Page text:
5G is currently the buzzword par excellence in the technology industry. In the next five years, most cell phone subscriptions will transition to 5G, bringing unprecedented internet speeds with real-time connectivity. Our globally networked society rejoices, but critical voices are also raised. Because 5G technology also brings with it unknown security risks.
The Risk Potential Of 5G
One of the primary beneficiaries of 5G is undoubtedly the Internet of Things. Thus, the high connectivity of the technology will significantly improve the IoT functions and the interconnectivity of intelligent devices shortly. At the same time, one should not forget that the IoT inherently focuses on ease of use, which is why machines are vulnerable to cyber-attacks. Multiplied by the constantly growing number of networked IoT devices, companies have an enormously large target for attack. Above all, the risk of DDoS attacks, which aim to overload a network and interrupt services, will increase exorbitantly due to the increase in connectivity. But not only DDoS, but ultimately every incoming volumetric cyber attack can pose a threat to the devices connected to 5G.
Another risk potential of 5G can be found in mobility, which will continue to increase due to the new mobile communications standard. Thanks to 5G, it will become even easier and more convenient to work remotely in the future, expand network ecosystems with suppliers and providers and thus increase external connectivity. This presents a perfect scenario for attackers, as breaking into the device of a (perhaps small and insignificant) software or product vendor allows them to move towards a larger company. This will enable attackers to spread their malware across multiple devices within an enterprise supply network.
Why Cybercriminals Are Targeting The Telecom Industry
Although the telecommunications industry has invested heavily in IT security over the last few years, it remains one of the most vulnerable areas in terms of cyberattacks. The industry is a hot spot for hackers, so attacks on telco companies have continued to grow as investments have increased. Its popularity is apparent: by penetrating the telecommunications networks, attackers can gain access to substantial data pipelines and a lot of confidential information, which is like a gold mine.
Added to this is the enormously fast pace of the telco market, which makes it difficult for providers to keep up with security. Telecom companies’ products and services must constantly improve their design and features. The rapid innovation cycles make it difficult to balance security and business (i.e., marketing or design). Potential attackers have long recognized this complexity as a weak point and understand how to exploit it.
Cyber Security Must Come First
Cybersecurity should be a top priority for any business dealing with data and connectivity despite all the challenges and adversities. Therefore, security must be considered and considered in every phase of a product lifecycle – from the initial product development to distribution. In doing so, providers must understand that cyber security is not a one-time implementation but an ongoing process that must be constantly updated. This means organizations need to regularly deploy security updates to protect their networks from new threats. On the other hand, if they procrastinate on security requirements, they can ensure that cybercriminals will know how to exploit this negligence. It is essential to be aware.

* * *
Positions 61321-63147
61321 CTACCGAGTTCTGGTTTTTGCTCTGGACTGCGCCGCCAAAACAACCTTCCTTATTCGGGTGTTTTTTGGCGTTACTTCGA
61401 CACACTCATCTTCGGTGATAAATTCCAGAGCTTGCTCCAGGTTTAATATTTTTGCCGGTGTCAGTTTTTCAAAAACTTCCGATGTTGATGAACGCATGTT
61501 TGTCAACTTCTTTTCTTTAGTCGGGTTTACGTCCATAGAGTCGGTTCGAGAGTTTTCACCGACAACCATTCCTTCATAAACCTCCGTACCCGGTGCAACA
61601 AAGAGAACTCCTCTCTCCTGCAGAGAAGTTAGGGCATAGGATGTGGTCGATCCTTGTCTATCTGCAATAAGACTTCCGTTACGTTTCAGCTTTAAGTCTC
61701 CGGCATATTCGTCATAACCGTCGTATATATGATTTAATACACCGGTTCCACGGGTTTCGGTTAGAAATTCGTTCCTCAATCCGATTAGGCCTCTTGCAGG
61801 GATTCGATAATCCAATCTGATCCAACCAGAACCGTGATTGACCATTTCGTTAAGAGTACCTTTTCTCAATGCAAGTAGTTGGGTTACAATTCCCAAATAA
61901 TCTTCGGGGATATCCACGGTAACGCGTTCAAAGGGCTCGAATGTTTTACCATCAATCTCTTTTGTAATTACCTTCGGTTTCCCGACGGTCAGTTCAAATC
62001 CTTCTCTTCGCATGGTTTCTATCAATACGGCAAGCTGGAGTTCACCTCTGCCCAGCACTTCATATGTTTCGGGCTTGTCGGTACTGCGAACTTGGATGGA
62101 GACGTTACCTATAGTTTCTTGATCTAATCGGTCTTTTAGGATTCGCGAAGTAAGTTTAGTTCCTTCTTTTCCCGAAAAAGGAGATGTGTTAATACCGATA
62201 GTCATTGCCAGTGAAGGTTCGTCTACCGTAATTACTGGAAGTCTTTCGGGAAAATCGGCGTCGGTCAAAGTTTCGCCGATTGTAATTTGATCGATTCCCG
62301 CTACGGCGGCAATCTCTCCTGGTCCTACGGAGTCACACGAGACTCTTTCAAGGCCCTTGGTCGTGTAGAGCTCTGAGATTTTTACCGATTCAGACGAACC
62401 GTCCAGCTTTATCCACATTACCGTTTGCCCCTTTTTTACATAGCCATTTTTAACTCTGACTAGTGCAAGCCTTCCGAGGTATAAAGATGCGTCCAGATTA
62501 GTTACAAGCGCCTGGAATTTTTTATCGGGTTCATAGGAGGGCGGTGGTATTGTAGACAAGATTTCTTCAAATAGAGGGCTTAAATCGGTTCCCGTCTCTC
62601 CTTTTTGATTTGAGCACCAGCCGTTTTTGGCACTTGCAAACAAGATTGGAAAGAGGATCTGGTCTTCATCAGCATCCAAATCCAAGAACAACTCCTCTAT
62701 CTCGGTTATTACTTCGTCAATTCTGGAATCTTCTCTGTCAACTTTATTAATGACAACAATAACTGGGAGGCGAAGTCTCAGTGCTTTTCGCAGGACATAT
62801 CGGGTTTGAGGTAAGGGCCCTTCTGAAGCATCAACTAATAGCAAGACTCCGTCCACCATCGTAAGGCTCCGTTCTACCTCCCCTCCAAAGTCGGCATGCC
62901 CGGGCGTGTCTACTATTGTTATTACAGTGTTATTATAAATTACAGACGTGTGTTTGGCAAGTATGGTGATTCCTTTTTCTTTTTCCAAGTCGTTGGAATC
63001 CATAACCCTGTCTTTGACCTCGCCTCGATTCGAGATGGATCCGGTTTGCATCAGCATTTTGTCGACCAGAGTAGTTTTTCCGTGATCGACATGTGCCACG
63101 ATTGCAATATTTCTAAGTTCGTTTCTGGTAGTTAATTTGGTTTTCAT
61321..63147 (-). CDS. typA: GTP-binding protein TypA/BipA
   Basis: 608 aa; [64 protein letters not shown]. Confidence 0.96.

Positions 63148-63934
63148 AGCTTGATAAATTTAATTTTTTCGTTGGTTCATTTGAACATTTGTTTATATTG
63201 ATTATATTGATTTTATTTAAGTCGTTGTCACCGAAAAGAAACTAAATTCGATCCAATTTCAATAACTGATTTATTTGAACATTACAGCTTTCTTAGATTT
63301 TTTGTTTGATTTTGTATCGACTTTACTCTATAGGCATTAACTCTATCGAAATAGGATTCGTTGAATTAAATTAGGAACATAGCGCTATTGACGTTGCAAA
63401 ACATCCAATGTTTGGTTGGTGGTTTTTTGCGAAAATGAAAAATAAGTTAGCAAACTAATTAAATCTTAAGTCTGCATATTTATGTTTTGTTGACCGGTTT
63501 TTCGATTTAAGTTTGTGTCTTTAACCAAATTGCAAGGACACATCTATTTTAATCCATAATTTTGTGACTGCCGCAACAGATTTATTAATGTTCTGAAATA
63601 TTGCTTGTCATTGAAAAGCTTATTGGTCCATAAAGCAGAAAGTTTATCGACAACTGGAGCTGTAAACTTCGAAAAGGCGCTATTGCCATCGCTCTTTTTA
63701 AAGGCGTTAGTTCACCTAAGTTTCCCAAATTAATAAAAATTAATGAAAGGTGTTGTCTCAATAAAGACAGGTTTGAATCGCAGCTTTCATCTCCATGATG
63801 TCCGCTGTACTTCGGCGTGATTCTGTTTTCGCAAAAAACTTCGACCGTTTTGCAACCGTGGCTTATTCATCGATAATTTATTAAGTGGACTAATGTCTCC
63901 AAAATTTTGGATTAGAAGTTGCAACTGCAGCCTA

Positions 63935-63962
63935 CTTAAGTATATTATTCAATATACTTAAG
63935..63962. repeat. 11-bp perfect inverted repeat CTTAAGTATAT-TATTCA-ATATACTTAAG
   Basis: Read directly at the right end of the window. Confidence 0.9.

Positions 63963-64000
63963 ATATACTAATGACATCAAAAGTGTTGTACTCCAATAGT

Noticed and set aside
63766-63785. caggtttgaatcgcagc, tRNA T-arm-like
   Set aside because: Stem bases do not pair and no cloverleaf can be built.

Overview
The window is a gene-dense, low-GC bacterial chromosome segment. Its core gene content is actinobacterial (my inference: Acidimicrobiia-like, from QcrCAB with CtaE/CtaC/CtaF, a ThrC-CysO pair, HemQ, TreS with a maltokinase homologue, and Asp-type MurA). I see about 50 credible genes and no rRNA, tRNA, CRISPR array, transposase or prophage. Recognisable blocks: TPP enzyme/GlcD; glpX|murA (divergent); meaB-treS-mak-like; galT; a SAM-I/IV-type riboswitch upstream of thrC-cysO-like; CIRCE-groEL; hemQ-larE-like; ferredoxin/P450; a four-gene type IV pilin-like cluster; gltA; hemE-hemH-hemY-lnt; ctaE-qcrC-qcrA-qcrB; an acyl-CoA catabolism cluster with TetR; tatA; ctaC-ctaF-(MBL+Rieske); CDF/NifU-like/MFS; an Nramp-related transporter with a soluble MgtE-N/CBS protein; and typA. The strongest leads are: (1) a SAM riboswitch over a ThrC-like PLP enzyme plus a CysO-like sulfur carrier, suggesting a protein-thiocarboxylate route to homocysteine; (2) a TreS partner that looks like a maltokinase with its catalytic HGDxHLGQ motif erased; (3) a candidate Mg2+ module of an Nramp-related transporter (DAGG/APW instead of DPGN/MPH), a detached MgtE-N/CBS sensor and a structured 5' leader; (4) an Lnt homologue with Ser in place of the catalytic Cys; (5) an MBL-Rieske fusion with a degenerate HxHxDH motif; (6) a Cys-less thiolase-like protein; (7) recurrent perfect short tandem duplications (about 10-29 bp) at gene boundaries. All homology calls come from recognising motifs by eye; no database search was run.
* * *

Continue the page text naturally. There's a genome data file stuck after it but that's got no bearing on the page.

Innovation is great, and the consumer market demands must always prevail, but they must never come at the expense of safety. This also applies to the future with 5G. Anyone who skimps on the security check when implementing 5G technology will not benefit from the advantages in the long term. After all, the 5G space is still new, and the full extent of the vulnerabilities associated with this technology is still largely unknown.
The majority of IT professionals and executives are undoubtedly already aware of the threats and risks associated with 5G. Some companies have also introduced advanced security frameworks when implementing 5G technology. However, this is not sufficient in many cases, and further expansion of security measures is necessary if companies want to regain the upper hand in cyber warfare.
It’s not easy, considering that nowadays, cybercriminals only need a small window of opportunity to cause significant damage using malware. Companies face considerable costs if potential attackers are given this leeway, especially in the 5G era. This is mainly because real-time threat assessments are complicated due to the high connectivity enabled by 5G. Therefore, CISOs and security teams should move to automated solutions that continuously monitor connected networks in real-time.
SASE: Striking The Balance Between Security And Optimal Network Performance
If companies want to balance increased security measures and efficient network performance, they must rely on the security framework Secure Access Service Edge (SASE). It is an advanced technology solution that creates greater integration between network and security. First and foremost, SASE ensures that network performance is not compromised while managing security risks. It establishes and maintains security policies, zero-trust access, and network segmentation to contain malware movements and block threats from penetrating every network layer. This reduces the impact of cyberattacks, giving security professionals ample time and resources to stay ahead of them. SASE is a versatile solution that can support organizations in various security areas. It identifies, classifies, and segments unfiltered traffic.
With the introduction of 5G, connected network traffic will involuntarily increase. SASE is an effective solution to effectively control this traffic and protect organizations without disrupting their business operations.